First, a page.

[26] I am also of the view that the order under appeal falls within the scope of s. 193(a) of the BIA. Section 193(a) provides for a right of appeal “if the point at issue involves future rights”. Future rights have been described as “rights which could not at the present time be asserted but which will come into existence at a future time”: Elias v. Hutchison, 1981 ABCA 31, 121 D.L.R. (3d) 95, at para. 28, cited with approval in Ravelston Corp., Re (2005), 2005 CanLII 63802 (ON CA), 24 C.B.R. (5th) 256, (Ont. C.A.), at para. 19. The pertinent question is whether the rights engaged in the appeal are future rights or presently existing rights that are exercisable in the future: Business Development Bank of Canada v. Pine Tree Resorts Inc., 2013 ONCA 282, 115 O.R. (3d) 617 (In Chambers), at para. 16.

[27] Shaver-Kudell submits that its rights arose as soon as R. Smith J. determined the liability issues in the Action. All of the circumstances were present such that s. 178, by operation of law, would ensure that the debts and liabilities arising therefrom would survive Knecht’s bankruptcy discharge. This is a question of present rights that can be exercised in the future.

[28] I disagree. While s. 178 operates as a matter of law, it is necessary for a creditor to obtain a court declaration that a debt survives bankruptcy: Canada (Attorney General) v. Bourassa (Trustee of), 2002 ABCA 205, 312 A.R. 19, at para. 5. Shaver-Kudell did not obtain the s. 178 declaration until December 2020.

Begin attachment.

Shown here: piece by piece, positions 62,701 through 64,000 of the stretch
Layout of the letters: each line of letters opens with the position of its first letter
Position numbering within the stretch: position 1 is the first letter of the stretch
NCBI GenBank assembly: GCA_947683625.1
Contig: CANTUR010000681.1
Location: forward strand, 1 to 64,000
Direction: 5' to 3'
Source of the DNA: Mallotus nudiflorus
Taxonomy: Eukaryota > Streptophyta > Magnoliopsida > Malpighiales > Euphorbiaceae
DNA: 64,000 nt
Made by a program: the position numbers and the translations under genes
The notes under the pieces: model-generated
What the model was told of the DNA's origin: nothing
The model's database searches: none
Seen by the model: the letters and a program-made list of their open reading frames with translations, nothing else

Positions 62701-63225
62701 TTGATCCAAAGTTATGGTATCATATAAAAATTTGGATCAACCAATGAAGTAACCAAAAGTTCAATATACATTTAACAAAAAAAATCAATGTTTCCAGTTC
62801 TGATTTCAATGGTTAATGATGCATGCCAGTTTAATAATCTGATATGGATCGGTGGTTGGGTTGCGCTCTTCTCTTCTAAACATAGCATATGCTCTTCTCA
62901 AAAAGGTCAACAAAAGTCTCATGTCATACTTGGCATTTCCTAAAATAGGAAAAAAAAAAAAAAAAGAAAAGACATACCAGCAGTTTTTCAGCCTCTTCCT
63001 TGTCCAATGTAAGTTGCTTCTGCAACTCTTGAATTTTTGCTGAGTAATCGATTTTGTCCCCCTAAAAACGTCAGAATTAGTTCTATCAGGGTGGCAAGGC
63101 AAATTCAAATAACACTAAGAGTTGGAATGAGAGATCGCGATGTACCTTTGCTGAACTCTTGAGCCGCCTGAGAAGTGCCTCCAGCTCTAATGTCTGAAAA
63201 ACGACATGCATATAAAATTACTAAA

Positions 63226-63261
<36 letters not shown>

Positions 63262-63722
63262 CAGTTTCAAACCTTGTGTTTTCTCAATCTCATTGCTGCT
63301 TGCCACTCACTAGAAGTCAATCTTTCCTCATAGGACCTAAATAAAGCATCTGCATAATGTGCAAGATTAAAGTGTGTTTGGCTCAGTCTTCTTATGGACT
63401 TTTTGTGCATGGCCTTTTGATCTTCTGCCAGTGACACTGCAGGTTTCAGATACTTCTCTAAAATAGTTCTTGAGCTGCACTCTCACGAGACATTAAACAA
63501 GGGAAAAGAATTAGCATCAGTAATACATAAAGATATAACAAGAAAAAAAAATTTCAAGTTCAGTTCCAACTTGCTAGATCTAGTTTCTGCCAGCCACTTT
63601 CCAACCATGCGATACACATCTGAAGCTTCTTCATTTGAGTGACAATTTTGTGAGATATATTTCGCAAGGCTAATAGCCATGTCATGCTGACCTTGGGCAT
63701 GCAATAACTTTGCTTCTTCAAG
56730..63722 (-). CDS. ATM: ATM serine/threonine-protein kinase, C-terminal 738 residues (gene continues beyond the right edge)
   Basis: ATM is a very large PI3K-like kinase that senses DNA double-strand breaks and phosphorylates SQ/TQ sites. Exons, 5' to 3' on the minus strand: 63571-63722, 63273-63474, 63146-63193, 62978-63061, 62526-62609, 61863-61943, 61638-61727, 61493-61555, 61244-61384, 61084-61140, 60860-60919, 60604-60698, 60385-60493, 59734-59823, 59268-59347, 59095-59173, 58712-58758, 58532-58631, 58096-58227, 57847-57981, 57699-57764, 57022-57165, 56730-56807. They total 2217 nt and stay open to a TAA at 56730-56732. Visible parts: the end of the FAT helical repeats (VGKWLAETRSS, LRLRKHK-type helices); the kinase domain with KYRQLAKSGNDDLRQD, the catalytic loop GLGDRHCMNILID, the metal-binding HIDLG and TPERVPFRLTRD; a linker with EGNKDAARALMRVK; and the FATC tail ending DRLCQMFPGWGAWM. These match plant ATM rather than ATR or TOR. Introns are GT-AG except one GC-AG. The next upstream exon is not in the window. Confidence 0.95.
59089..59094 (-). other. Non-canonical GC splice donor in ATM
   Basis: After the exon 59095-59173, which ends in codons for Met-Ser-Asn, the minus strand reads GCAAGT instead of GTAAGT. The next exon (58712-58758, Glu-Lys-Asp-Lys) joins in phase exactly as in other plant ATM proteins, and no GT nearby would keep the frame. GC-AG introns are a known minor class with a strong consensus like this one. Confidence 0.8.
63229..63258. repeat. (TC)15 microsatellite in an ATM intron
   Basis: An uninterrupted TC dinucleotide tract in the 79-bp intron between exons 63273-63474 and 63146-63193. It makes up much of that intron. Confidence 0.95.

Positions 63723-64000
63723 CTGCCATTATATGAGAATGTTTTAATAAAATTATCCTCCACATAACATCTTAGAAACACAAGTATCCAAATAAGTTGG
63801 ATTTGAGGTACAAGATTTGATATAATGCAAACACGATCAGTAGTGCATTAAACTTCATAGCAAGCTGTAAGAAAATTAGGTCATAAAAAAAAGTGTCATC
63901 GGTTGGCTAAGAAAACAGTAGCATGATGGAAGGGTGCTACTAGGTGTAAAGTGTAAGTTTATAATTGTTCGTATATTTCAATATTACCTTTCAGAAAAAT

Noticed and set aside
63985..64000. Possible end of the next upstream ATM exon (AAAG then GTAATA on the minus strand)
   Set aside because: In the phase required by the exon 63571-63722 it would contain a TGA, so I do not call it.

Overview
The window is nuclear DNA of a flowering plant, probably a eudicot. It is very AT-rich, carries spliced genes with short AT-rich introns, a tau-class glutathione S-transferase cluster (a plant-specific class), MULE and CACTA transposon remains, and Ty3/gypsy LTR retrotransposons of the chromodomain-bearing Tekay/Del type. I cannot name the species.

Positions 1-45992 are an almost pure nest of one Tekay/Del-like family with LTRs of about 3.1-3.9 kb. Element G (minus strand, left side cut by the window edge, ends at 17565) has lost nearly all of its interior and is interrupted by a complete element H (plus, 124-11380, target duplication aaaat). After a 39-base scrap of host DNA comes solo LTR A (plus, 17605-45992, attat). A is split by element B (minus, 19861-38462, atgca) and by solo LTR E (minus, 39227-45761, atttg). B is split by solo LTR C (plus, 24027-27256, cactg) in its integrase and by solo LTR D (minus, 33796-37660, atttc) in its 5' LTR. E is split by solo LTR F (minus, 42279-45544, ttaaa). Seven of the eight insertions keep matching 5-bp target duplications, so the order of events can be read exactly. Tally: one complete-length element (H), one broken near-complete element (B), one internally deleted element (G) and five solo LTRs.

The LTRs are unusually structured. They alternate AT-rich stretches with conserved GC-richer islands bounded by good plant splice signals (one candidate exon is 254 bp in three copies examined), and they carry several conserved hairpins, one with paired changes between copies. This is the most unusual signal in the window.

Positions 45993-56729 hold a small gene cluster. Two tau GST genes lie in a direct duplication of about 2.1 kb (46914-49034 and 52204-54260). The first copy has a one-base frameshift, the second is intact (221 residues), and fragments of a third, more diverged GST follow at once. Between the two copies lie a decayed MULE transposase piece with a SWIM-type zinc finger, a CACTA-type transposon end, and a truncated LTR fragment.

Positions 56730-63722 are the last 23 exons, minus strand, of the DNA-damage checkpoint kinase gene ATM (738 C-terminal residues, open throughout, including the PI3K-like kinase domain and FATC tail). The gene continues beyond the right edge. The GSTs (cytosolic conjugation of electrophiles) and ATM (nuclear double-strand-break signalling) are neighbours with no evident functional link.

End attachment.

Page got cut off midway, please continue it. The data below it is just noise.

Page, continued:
[29] In my view, the motion judge’s order involves the future rights of both parties: Knecht’s right to be discharged from the debts and liabilities arising out of the judgments in the Action and Shaver-Kudell’s right, as a creditor of the bankrupt, to enforce the judgments following his discharge from bankruptcy.

[30] While Shaver-Kudell is able to continue proceedings against Knecht, it does not have a present right to enforce the judgment of R. Smith J. against Knecht. This right is suspended by the bankruptcy and will be eliminated by the discharge, absent the order declaring its survival. In light of the motion judge’s order, this right will arise in the future, upon Knecht’s discharge. As lower courts have noted, “[a] creditor’s right of action for a debt not released by the debtor’s discharge arises upon the discharge of the debtor”: Lang v. Soyatt (1988), 68 C.B.R. (N.S.) 201, (Ont. Sup. Ct.), at para. 13; Re Wilson (1930), 11 C.B.R. 425 (Ont. Sup. Ct.). See also Re Cameron, 2002 ABCA 183, 37 C.B.R. (4th) 78 (In Chambers), at paras. 5-6.
. Rusinek & Associates Inc. v. Arachchilage

In Rusinek & Associates Inc. v. Arachchilage (Ont CA, 2021) the Court of Appeal considered the vesting, as opposed to the distribution, stages of a bankruptcy: